‘Adapt or Shut Up’ – An Interview with UB40’s Ali Campbell

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UB40 featuring Ali, Astro and Mickey are going on a UK Grandslam tour in 2017. “It’s the first time we’ve been away from the big arenas. We wanted to get away from the beaten track.“ said the band’s lead singer, Ali Campbell, currently on their Red Red Wine arena tour. Hot off the release of their acoustic and greatest hits album ‘Unplugged’, as well as the recent screening of the BBC UB40 documentary ‘Promises and Lies’, we sat down with Ali to find out more about the new tour as well as the band’s early days.

What has been your favourite venue to perform at so far?
That’s a difficult question but there has been one standout emotional moment. Having upheld the cultural boycott of South Africa, we refused to play there until Mandela was released, we got to play in Johannesburg. We had 80,000 people singing along with us. One of our own songs, ‘Sing Our Own Song’ had everyone singing ‘amandla awethu’, the ANC chant meaning ‘power is ours’. It was a bit of a limb wobbling moment! But I generally love playing anywhere because I want people to have a good time and enjoy reggae music – that’s my mission in life!

What can fans expect from the Grandslam tour, will there be acoustic elements to match the release of your latest ‘Unplugged’ album?
You’re the first person to have asked that question! When I say “there might be a few surprises”, you’ve just given it away!
Oops!

In the recent BBC Documentary Promises and Lies you revealed the band had only been playing instruments for 9 months before you went on tour. Are you feeling better prepared this time around? Would you have been able to do an acoustic album back then? You said you were out of tune in the early days – did anyone ever pick up on that?
The only reason we’ve done an acoustic album now is because we were doing little acoustic sessions for BBC Radio 2 for Terry Wogan and Sarah Cox and people like that. We were self-taught, we absolutely wouldn’t have been able to do an acoustic album in the early days! Nobody ever picked up on the fact that we were out of tune, we sold a million records! It had a homemade quality to it our first album. My guitar was tuned to an open e cord so I was just running my finger up and down it – that was cheating. Earl (Falconer) didn’t know how to tune his bass guitar for about two years. Brian Travers was using a saxophone that was from 1902 and completely in the wrong key for everything. He was spending all his time pulling his mouthpiece off so it was in tune. Because everything was slightly out of tune it kind of just added to the quaintness of the album, you know. But as a musician I find it very difficult to listen to!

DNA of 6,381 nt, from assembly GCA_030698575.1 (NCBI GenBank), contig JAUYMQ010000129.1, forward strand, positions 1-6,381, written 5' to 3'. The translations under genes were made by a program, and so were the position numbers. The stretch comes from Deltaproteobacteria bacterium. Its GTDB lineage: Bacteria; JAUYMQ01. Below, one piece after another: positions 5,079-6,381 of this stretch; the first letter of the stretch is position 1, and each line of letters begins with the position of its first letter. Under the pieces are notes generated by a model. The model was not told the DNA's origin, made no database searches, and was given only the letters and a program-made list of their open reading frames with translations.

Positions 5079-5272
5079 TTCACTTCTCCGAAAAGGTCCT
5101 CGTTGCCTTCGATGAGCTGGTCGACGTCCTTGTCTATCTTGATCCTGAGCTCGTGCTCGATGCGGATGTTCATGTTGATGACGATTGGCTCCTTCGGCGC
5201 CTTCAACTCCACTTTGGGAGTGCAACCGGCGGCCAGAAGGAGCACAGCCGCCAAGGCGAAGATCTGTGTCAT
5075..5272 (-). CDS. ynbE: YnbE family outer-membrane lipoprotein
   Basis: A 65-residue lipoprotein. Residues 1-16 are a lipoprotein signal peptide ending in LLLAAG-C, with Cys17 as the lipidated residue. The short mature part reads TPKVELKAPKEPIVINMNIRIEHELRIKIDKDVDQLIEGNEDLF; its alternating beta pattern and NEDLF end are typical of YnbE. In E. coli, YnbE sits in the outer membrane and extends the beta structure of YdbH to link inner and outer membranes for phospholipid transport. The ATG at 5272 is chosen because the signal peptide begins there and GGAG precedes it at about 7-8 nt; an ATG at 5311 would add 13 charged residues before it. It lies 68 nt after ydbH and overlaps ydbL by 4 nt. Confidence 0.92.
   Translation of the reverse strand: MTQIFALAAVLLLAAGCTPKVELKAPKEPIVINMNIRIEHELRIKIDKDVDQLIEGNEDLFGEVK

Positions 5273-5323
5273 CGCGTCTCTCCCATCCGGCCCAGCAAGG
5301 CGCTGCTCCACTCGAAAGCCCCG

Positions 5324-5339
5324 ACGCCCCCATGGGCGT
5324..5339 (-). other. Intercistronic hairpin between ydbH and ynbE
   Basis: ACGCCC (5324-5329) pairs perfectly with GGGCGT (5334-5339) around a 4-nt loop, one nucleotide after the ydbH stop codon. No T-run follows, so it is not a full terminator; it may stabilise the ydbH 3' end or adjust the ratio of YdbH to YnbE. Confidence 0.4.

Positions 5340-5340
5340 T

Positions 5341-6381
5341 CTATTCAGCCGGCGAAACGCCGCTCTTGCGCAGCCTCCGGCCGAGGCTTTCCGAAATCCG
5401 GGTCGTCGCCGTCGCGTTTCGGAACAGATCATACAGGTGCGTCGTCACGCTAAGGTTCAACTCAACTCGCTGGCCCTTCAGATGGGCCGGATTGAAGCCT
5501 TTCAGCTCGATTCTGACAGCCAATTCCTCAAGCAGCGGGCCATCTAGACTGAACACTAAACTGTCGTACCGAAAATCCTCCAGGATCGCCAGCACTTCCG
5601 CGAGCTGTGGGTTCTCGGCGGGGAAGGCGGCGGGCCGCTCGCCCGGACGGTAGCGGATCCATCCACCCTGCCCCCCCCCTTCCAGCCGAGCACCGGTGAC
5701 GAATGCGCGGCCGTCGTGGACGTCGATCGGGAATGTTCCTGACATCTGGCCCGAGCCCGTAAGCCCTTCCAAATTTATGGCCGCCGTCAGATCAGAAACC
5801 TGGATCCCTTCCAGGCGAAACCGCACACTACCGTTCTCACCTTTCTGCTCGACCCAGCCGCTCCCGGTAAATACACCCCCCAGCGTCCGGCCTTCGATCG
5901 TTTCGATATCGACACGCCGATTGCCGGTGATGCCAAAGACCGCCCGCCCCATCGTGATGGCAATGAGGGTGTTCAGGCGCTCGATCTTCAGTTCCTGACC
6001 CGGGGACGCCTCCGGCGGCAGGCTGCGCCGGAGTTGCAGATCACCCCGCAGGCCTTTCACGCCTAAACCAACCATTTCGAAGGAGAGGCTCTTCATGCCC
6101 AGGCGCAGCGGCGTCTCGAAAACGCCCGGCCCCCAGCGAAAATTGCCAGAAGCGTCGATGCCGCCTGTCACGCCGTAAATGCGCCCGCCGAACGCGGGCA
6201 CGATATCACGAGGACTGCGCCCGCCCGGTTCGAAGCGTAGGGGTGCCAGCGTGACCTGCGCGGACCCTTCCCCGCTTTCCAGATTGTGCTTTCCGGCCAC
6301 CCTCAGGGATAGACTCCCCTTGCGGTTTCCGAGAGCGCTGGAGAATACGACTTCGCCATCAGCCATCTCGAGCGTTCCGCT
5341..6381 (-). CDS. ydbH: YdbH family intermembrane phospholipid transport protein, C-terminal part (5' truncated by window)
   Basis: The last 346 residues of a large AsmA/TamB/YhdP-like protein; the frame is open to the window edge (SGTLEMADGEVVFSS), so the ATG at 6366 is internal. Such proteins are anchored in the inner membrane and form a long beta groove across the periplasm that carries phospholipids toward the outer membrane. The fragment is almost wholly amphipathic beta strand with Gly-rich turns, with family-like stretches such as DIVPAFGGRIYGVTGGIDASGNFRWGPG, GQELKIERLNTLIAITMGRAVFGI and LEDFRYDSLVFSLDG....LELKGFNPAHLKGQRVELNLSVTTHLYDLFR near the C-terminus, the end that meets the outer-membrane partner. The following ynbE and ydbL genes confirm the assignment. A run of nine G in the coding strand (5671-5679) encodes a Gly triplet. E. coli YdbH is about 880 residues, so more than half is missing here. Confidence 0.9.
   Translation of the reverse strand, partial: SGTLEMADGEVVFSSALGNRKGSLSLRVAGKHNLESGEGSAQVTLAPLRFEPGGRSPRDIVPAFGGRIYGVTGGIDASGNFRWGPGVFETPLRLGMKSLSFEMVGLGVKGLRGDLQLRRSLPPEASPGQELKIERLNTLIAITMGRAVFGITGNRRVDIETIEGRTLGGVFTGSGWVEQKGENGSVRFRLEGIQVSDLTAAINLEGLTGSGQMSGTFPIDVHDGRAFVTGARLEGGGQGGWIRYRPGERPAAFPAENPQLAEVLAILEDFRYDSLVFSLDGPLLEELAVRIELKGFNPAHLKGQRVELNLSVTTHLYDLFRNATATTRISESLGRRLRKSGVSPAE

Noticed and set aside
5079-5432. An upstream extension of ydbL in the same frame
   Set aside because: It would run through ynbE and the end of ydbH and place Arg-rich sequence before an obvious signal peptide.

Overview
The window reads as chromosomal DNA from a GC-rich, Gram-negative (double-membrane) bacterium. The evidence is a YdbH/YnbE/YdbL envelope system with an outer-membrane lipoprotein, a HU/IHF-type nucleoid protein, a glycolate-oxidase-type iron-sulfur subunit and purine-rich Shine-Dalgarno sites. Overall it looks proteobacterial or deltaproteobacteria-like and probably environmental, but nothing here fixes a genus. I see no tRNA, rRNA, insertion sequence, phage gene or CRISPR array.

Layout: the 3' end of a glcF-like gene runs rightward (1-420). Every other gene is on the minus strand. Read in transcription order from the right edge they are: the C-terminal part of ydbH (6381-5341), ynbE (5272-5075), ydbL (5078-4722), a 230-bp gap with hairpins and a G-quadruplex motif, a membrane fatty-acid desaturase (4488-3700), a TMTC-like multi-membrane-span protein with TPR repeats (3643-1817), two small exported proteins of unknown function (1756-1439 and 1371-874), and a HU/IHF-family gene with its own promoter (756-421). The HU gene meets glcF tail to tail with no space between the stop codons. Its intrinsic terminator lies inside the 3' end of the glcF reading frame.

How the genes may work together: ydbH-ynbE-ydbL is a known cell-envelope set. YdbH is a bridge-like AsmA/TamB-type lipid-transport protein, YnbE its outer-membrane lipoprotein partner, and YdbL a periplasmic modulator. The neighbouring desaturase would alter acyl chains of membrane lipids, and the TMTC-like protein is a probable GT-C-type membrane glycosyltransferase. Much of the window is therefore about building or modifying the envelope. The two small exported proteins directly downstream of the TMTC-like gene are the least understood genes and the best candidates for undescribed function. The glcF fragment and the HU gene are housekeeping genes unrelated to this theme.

In the documentary you talked about the kind of nerve and self-belief required to build a band from nothing and go on tour with very little experience – where did that nerve come from?
We did hype ourselves – we wanted to get off the dole! It’s absolutely the truth! I mean we were called UB40 because we were all on the dole and all had a UB40 card. We had an instant 3 million card carrying fans. We did the thing where you could get in free or half price with a UB40 card. We were all living on £7.90 per week for three years, we were the disenfranchised youth of the Thatcher years. We were the one in ten, you know. We just wanted to get off the dole and that’s why we called our first album ‘Signing Off’.

You recently compiled your top 10 reggae albums for Music Radar and Damian Marley is one of the newer artists featured. Which other more recent reggae artists are you listening to at the moment?
Our favourite one is the one that’s on tour with us, Raging Fyah. Raging Fyah are a young band, they’re only in their early twenties, they’re coming out of Jamaica, they’re rasta and they’re doing roots rock reggae with conscious lyrics, just exactly what reggae needs at the moment. The same as Protoje, the same as Chronixx, all these acts have gone back to playing roots rock reggae, traditional reggae with conscious lyrics and we support that 100%. We love bashment and ragga but we didn’t like the gangster lyrics and misogyny. Reggae is a healing music and it’s about peace and love!

Some musicians complain about fans filming them on their phones at concerts – how do you feel about it?
It was an issue until we decided to film the sold out O2 arena gig that we did last year in virtual reality. It’s amazing – it’s like you’re at the gig and you can look behind you and see the audience… If you were in the audience you can buy the VR and watch yourself watching the gig! It could be ‘the new format’ in the same way downloads killed CDs. VR could be a new way of making money with your music or concerts. Or it could completely kill live music altogether! The possibilities are endless with VR, it’s an exciting time. If you think about it, the music business started off selling sheet music, then records came along, then tapes, then CDs…it’s a cyclical thing and things change about every ten years in the music business. We as musicians or performers have to adapt. There’s no point in moaning about it, it’s adapt or shut up I say!

UB40 featuring Ali, Astro and Mickey are on tour in the UK from May 2017 – get your tickets here!

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